On April 14, the Library of Congress announced that it would be creating a digital archive of every public tweet since Twitter’s inception in 2006. Twitter had its own announcement about the deal as well.
The National Archives weighs in, using the announcement as an opportunity to explain how the Archives differs from the Library of Congress.
Nate Anderson at ars technica talked to Martha Anderson, the director of the National Digital Information Infrastructure and Preservation Program and got her take on the potential research value of an archive of public tweets, in the aggregate. The ars technica piece also discusses some of the challenges, such as how to deal with short URLs and links to pictures.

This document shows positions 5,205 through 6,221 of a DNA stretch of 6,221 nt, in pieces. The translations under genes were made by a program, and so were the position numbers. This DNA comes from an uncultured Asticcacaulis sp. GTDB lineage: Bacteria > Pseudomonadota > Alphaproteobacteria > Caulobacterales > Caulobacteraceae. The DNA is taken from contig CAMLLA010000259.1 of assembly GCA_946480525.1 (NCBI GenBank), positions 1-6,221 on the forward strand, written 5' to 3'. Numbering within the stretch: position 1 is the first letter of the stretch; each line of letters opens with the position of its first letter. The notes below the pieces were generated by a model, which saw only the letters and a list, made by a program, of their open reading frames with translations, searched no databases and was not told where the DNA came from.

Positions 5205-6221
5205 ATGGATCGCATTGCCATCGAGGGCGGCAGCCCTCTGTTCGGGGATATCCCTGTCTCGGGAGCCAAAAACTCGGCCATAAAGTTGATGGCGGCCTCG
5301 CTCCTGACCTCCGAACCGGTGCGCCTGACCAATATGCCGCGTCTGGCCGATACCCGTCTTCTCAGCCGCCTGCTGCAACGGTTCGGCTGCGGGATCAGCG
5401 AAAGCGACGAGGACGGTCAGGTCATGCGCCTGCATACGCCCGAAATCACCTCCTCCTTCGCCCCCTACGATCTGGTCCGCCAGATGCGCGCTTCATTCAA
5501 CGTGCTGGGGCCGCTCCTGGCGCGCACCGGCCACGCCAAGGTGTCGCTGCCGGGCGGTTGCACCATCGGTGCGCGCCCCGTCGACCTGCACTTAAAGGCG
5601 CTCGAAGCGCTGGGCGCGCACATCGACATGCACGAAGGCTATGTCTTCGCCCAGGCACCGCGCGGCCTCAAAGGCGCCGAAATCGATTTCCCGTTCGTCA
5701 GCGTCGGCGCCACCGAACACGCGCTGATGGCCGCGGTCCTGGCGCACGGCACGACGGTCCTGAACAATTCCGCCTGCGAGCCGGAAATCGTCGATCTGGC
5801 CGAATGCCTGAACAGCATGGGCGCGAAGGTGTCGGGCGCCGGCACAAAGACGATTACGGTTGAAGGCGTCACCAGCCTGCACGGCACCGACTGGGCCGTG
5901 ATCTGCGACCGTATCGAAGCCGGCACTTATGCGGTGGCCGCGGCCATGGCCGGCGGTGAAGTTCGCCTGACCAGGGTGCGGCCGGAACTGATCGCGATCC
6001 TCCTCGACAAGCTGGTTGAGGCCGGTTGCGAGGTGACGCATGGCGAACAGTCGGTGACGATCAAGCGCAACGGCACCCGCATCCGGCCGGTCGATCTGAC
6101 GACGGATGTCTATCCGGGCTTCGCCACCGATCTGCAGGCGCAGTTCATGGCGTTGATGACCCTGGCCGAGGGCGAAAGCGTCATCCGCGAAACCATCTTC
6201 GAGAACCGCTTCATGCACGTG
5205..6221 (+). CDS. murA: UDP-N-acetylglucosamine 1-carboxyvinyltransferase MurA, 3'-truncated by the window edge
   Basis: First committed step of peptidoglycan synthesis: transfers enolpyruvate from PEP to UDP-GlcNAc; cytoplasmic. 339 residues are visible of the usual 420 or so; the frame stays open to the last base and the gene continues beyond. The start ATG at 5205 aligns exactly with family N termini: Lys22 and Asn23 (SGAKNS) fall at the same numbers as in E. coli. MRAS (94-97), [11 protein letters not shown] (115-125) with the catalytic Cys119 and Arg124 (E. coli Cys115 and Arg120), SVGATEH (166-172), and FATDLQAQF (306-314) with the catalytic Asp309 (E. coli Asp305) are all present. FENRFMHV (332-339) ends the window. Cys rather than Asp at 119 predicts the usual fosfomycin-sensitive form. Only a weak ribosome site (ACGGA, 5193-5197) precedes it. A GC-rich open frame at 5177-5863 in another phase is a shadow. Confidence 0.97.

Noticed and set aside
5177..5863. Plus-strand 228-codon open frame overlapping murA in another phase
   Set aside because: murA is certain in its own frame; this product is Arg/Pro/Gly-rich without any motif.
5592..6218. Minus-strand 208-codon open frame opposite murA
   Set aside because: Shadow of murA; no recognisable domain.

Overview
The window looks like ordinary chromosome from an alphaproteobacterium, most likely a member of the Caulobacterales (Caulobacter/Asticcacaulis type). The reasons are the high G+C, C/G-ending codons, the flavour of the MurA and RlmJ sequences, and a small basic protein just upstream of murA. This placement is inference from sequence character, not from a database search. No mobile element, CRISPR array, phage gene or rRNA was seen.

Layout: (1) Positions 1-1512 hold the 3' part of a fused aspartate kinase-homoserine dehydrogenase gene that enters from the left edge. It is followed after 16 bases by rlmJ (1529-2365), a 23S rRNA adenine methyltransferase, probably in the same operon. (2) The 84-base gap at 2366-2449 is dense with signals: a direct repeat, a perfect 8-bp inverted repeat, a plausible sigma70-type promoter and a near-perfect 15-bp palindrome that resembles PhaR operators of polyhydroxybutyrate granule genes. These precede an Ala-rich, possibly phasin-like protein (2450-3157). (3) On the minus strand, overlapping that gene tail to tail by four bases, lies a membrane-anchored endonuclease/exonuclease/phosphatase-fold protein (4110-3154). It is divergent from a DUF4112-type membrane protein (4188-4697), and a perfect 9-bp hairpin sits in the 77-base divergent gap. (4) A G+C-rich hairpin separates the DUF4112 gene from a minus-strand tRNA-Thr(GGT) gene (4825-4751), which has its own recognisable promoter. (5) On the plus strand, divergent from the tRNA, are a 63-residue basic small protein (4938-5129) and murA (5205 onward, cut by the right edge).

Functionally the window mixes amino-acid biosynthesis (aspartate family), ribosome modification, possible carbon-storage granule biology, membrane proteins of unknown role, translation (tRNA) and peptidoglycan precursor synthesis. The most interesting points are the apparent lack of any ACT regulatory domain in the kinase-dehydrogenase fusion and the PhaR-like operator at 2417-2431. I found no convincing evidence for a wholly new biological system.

One key piece of information that might quell some people’s initial “this is creepy” reaction is this:
After “long discussions with Twitter over this,” Anderson and other LoC officials agreed to take on the data with a few conditions: it would not be released as a single public file or exposed through a search engine, but offered as a set only to approved researchers.
The whole deal has me thinking that universities need to start developing social media archiving plans. We will be interviewing candidates soon for our University Archivist position, and I think I’ll ask them their thoughts on archiving the Stanford University Facebook page and Twitter account.